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Wednesday, February 15, 2017

The Educational Legacy of Granville and Catherine Crump

Parents in Williamson County, Tennessee have always wanted to provide a quality education for their children. And that was true for Granville Crump, a blacksmith, and his wife Katherine. The Crumps were born in the 1830s in Williamson County – and they were both enslaved. While it is difficult to determine the exact details of their early life, we do know that they were married around 1855 and they had seven children: Thomas was born in 1856, followed the next year by John (1857), then Kibberel (1860), Lafayette (1868), William (1869), Nettie (1870), and finally June (1879). The gap in ages between Kibberel and Lafayette may suggest that Granville was taken by his enslaver to serve as a blacksmith for the Confederate Army during the Civil War - he does not appear to have served for the US forces. The couple’s youngest four children were born after the War, and thus were born free.

As soon as the Civil War ended in 1866 Granville and Catherine set about to provide for the future of their children. In the 1870 Census – the first Census which counted all people by name, regardless of race – the couple reported a personal estate worth $1,000 (a large sum in those days) and the three oldest children - all boys -  were attending school. Granville also reported to the census-taker that he could read and write. Clearly, education was already a top priority for this family.

Just three years later, during the 1873-1874 academic year, Granville and Catherine’s two oldest sons Thomas (now 18 years old) and John (now 16 years old) were attending Fisk University in Nashville as boarding students for the “Normal Course” – a college preparatory program that included instruction that would help them become teachers such as “Observation and Practice Teaching in the Primary School.” It’s important to remember that this was only seven years after the end of the Civil War and the emancipation of slaves in Tennessee. To be able to send their sons to a University as boarding students in such a short period was a remarkable accomplishment for Granville and Katherine Crump.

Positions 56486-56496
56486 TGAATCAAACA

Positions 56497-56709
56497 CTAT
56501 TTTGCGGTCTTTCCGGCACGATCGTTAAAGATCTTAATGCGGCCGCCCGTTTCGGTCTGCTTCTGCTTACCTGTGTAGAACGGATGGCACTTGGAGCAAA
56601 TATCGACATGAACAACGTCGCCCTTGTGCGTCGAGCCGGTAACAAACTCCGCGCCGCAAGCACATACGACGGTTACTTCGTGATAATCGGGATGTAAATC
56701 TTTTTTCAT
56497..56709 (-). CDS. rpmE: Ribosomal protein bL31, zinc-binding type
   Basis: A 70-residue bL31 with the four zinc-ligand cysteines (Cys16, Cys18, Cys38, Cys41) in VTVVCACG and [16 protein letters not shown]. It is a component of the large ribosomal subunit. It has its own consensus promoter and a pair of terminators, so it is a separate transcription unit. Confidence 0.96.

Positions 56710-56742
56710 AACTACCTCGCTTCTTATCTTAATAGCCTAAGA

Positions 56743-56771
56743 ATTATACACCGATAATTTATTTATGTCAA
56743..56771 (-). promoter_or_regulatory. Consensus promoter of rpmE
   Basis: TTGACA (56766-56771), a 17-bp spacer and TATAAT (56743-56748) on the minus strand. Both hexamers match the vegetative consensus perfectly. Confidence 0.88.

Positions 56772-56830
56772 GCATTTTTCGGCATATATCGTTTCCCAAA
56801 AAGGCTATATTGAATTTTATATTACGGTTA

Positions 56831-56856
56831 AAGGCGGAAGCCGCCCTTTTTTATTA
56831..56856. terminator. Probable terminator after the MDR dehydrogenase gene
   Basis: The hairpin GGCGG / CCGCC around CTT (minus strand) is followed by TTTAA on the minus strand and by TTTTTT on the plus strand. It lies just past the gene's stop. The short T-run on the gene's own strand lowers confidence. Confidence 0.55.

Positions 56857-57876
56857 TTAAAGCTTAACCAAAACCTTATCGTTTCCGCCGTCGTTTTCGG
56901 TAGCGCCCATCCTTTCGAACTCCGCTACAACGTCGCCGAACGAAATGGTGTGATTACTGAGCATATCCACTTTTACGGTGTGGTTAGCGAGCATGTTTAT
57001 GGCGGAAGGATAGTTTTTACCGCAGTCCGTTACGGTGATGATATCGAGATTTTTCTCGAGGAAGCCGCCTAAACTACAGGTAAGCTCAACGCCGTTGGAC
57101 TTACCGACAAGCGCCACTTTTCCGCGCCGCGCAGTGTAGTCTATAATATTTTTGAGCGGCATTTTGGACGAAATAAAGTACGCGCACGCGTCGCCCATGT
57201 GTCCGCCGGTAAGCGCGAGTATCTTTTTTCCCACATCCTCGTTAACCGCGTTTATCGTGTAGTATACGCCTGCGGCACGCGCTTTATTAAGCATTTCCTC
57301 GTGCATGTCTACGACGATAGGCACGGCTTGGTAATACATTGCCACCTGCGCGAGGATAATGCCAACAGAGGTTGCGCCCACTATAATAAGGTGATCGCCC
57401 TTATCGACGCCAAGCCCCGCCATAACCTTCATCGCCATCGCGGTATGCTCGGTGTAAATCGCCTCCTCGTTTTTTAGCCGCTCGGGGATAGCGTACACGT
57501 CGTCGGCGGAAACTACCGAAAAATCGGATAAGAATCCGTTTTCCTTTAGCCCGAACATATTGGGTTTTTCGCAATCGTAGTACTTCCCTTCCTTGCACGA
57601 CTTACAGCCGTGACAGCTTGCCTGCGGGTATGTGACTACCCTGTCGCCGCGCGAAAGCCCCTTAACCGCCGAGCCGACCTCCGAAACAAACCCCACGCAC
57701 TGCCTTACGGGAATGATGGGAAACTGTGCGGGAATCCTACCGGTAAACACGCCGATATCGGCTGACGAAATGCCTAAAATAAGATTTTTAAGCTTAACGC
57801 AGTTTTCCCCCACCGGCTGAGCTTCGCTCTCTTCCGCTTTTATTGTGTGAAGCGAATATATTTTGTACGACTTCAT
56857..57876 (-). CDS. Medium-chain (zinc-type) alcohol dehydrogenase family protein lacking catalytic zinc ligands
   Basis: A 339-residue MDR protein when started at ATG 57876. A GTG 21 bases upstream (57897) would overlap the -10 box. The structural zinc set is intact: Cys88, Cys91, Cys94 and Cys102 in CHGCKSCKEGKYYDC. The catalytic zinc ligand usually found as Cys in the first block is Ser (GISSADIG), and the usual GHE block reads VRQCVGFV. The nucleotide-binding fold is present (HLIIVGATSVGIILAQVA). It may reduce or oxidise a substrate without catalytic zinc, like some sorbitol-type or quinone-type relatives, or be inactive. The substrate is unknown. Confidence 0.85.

During the years of their attendance the Crump sons would have participated in “exercises in writing, spelling drawing, vocal music, gymnastics, declamation [public speaking] and composition.” The Crump sons would have studied using text books such as Ray’s Arithmetic 3rd Part, Guyot’s Intermediate Geography (North and South American and the United States) and Hilliard’s Fifth Reader. They also would have heard about the creation of the Fisk Jubilee Singers, a choir of students who were on a world-tour raising money to construct Jubilee Hall. In two years, they raised over $150,000 and the building was completed in 1876.

Fisk Jubilee Hall
In October 1879 Granville and Katherine’s second son John married Julia Lytton in Franklin. Their wedding was mentioned in a Nashville newspaper and he was described as a popular young school teacher in Franklin – evidently he was putting his Fisk education to good use.

By the 1885-1886 schoolyear the Crump’s younger children Lafayette and “Antoinette M.” (Nettie) Crump began their studies at Fisk in the Common English Department Class D. The pair worked their way up through the different grades. Both Lafayette and Nettie became school teachers like their brother John. However, Nettie had the more distinguished academic career, even taking classes in Vocal Culture.

After graduation, she assumed the post of Principal of the “Normal Institute”, a school run by the American Missionary Association in Mound Bayou, Mississippi; she was responsible for about 75 students. During the school year 1900-1901, Nettie returned to Fisk and traveled with famous director John Work II and his newly re-organized Fisk Jubilee Singers. In this photograph, Nettie is the woman standing in the back row on the left.
Fisk Jubilee Singers 1900-1901 Left to right standing: Noah Ryder, Frederick Work, Nettie Crump, Albert Greenlaw, John Work II. Seated: Ida Napier, Senetta Hayes, Agnes Work, Mabel Grant.